The tax cuts enacted since President Bush took office are typically described as benefiting individuals and not businesses.  Businesses are often depicted as sitting on the sidelines, waiting patiently for their turn to have their taxes reduced.  The last two tax-cut measures, however, included substantial tax cuts for businesses, including very generous write-offs for investments in plants and purchases of equipment.  Under the package enacted in May 2003, businesses can immediately write off 50 percent of the cost of these new investments; businesses with smaller levels of new investments and purchases can immediately write off the full cost of new investments and purchases up to $100,000.  These measures will provide businesses with tax breaks totaling more than $175 billion through 2005.  Corporations, as distinguished from small businesses, are by far the largest beneficiaries of these tax breaks.

Moreover, there is likely to be pressure to extend these provisions, which are officially slated to expire after the next few years, and ultimately to make them permanent.  If extended throughout the decade, these business tax breaks would reduce federal revenues by extremely large amounts — by another $466 billion through 2013, according to the Joint Committee on Taxation.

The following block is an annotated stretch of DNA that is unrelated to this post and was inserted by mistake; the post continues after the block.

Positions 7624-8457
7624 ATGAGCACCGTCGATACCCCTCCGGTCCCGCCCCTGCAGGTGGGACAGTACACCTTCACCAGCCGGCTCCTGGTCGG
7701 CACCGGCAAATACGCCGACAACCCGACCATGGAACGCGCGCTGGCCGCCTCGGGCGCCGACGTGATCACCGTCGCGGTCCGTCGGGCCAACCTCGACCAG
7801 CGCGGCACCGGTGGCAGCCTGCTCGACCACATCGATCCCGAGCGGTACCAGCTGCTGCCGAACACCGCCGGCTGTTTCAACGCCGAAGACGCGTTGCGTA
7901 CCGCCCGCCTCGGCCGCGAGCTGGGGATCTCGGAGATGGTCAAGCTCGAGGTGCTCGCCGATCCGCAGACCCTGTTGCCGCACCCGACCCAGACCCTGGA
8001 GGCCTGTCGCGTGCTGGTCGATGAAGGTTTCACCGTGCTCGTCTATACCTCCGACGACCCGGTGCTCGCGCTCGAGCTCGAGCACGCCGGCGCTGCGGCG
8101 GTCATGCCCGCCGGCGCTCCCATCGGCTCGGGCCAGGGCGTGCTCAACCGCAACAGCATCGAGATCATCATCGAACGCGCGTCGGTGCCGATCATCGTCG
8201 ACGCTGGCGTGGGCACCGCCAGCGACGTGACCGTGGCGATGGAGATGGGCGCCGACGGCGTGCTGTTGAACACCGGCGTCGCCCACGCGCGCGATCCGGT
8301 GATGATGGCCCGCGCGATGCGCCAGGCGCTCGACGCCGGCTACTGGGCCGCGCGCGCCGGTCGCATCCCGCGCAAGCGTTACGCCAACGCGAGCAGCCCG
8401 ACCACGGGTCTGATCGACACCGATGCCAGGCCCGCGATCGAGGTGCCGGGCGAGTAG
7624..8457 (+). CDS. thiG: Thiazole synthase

Beyond the tax breaks that directly reduce corporate income taxes, the May 2003 tax-cut package also included provisions that reduced the tax rate on corporate dividends and capital gains (at least half of which are paid on company stock).  These provisions, which are slated to expire artificially after 2008, would cost $307 billion over ten years if they were made permanent.  They were enacted with the goal of reducing the “double taxation” of corporate income, which occurs when corporate earnings are taxed first at the corporate level and then again at the individual level when the shareholder receives a dividend payment or sells stock for a gain.  By reducing the overall tax on corporate income, these provisions are also a benefit to corporations and the owners of capital.

The Joint Committee also estimates that the amount of corporate income tax revenue being foregone in 2003 as a result of various other major corporate tax breaks is as follows:

The revenue losses from these tax breaks add up.  Just the four tax breaks listed here — not an exhaustive list — total more than $60 billion in lost revenue in 2003.  This figure is not exact since there are some interaction effects between the tax breaks.  Nevertheless, it gives a sense of the magnitude of these provisions.